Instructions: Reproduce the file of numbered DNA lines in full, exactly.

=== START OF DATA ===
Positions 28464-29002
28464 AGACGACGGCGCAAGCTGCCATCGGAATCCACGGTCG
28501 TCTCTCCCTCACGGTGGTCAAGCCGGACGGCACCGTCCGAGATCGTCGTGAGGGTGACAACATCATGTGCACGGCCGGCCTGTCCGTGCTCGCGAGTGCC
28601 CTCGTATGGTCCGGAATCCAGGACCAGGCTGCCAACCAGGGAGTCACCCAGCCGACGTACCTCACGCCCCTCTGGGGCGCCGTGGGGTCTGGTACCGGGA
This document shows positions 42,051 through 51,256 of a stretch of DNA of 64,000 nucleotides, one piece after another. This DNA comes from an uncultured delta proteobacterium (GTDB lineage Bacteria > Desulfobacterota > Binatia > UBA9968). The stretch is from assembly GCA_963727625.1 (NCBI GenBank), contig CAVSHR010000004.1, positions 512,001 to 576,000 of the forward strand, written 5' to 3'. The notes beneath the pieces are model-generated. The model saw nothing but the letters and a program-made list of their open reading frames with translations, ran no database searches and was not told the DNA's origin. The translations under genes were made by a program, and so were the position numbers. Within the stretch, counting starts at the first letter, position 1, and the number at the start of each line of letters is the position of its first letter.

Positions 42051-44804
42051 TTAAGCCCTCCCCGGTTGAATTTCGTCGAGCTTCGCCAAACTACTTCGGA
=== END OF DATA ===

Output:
Positions 28464-29002
28464 AGACGACGGCGCAAGCTGCCATCGGAATCCACGGTCG
28501 TCTCTCCCTCACGGTGGTCAAGCCGGACGGCACCGTCCGAGATCGTCGTGAGGGTGACAACATCATGTGCACGGCCGGCCTGTCCGTGCTCGCGAGTGCC
28601 CTCGTATGGTCCGGAATCCAGGACCAGGCTGCCAACCAGGGAGTCACCCAGCCGACGTACCTCACGCCCCTCTGGGGCGCCGTGGGGTCTGGTACCGGGA
This document shows positions 42,051 through 51,256 of a stretch of DNA of 64,000 nucleotides, one piece after another. This DNA comes from an uncultured delta proteobacterium (GTDB lineage Bacteria > Desulfobacterota > Binatia > UBA9968). The stretch is from assembly GCA_963727625.1 (NCBI GenBank), contig CAVSHR010000004.1, positions 512,001 to 576,000 of the forward strand, written 5' to 3'. The notes beneath the pieces are model-generated. The model saw nothing but the letters and a program-made list of their open reading frames with translations, ran no database searches and was not told the DNA's origin. The translations under genes were made by a program, and so were the position numbers. Within the stretch, counting starts at the first letter, position 1, and the number at the start of each line of letters is the position of its first letter.

Positions 42051-44804
42051 TTAAGCCCTCCCCGGTTGAATTTCGTCGAGCTTCGCCAAACTACTTCGGA